Gustave Flauberts The Woman In White Analysis

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The confinement of females under mental and physical distress is the central theme in Gustave Flaubert’s Madame Bovary, and Wilkie Collins The Woman in White. Flaubert’s Emma Bovary is a narcissist whose self-induced obsession with literature restricts her from having a happy fulfilling life, as nothing compares to the excitement and adventures she reads in her novels. While the plot of Wilkie Collins The Woman in White depicts two women incarcerated against their will in a private mental institution. These private asylums proliferated in the mid nineteenth-century as alternatives to the established large-scale public hospitals/asylums. This assignment will compare and contrast the methods used by both authors to define confinement, including structure, setting, narrative techniques and genre. Furthermore, it will discuss the various forms of transgressive sexuality within the novels and will deliberate how the portrayal of cross-gender attributed to the question of oppression and confinement. Flaubert was a…show more content…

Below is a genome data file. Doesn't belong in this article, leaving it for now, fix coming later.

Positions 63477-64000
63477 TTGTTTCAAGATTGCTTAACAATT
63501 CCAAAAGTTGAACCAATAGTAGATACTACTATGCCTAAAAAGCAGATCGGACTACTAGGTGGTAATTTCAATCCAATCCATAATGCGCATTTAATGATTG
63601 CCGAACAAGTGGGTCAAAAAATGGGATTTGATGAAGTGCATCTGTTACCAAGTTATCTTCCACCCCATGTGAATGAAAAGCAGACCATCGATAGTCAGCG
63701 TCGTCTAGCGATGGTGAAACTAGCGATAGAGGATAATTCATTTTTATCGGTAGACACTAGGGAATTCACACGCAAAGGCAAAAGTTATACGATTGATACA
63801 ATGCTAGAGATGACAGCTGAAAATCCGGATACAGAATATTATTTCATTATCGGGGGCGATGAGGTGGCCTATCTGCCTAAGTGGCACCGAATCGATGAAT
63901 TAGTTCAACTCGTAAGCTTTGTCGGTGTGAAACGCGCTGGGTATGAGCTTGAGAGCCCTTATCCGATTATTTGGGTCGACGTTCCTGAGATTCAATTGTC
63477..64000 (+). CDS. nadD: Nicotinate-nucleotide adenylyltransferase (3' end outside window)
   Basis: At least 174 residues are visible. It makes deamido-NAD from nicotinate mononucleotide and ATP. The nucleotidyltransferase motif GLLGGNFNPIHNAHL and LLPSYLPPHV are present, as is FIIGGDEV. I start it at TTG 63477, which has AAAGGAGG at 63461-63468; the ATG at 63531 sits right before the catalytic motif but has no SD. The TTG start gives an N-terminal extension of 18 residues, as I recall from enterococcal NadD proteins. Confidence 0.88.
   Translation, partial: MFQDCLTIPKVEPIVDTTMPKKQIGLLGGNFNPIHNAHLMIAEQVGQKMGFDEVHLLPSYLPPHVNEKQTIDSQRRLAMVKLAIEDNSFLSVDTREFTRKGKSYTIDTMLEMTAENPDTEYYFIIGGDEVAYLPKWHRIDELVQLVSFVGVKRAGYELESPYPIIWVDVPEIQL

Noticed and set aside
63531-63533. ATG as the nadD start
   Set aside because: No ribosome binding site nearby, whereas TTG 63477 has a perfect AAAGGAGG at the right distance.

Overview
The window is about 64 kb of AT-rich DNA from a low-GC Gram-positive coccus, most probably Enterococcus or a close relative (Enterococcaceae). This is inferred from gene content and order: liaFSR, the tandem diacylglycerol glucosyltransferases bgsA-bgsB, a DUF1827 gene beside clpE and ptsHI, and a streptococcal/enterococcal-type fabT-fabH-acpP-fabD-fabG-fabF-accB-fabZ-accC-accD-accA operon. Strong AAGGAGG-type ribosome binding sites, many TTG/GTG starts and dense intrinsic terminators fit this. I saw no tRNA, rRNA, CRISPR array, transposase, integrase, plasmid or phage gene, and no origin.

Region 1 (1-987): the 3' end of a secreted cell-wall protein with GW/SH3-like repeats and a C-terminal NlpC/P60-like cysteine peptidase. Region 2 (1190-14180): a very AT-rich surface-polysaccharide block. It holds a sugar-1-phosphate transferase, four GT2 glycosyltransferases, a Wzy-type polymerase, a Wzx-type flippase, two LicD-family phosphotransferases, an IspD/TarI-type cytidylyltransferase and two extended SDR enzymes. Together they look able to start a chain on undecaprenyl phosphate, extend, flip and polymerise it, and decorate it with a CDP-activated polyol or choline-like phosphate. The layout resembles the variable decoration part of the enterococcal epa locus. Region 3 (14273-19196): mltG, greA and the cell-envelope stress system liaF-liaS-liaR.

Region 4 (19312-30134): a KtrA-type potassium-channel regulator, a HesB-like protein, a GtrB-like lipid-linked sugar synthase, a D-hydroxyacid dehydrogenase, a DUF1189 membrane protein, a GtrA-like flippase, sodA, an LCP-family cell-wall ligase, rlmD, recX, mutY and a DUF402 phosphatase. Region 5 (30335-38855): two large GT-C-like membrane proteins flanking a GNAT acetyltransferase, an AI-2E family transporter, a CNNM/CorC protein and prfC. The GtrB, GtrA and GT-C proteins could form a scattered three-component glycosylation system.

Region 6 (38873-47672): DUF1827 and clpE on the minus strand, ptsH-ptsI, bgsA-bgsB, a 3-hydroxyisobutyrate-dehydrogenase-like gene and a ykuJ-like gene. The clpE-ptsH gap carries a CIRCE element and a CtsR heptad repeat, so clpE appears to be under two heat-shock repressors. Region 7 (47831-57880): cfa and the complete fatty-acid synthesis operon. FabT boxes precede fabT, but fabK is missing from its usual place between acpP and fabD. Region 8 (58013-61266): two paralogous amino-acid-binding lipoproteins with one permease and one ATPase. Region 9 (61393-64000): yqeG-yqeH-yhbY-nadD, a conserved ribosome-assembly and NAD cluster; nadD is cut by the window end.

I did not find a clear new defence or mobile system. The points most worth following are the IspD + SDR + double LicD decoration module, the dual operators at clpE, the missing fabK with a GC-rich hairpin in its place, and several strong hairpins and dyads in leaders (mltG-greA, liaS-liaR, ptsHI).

Indeed, Emma is dying in her own solitary world. Her father takes the earliest opportunity to marry her off for his own pecuniary measures, as the narrative states, ‘Pere Rouault would not have been vexed to have his daughter off his hands, for she was hardly any use to him in the house’ (p,23). Emma’s long process of dying continues throughout her life, as nothing she does matches the ‘felicity, passion and rapture she reads in her novels’ (33). Emma’s disappointments arise from her frustration to aspire to a more refined and sophisticated class than the one she actually is. Furthermore, the fairy-tale ending she thought would come through her marriage does not transpire, instead, all sense of her own individuality disappears, and she is constantly discontented, ‘Oh, why, dear God, did I marry him? ’
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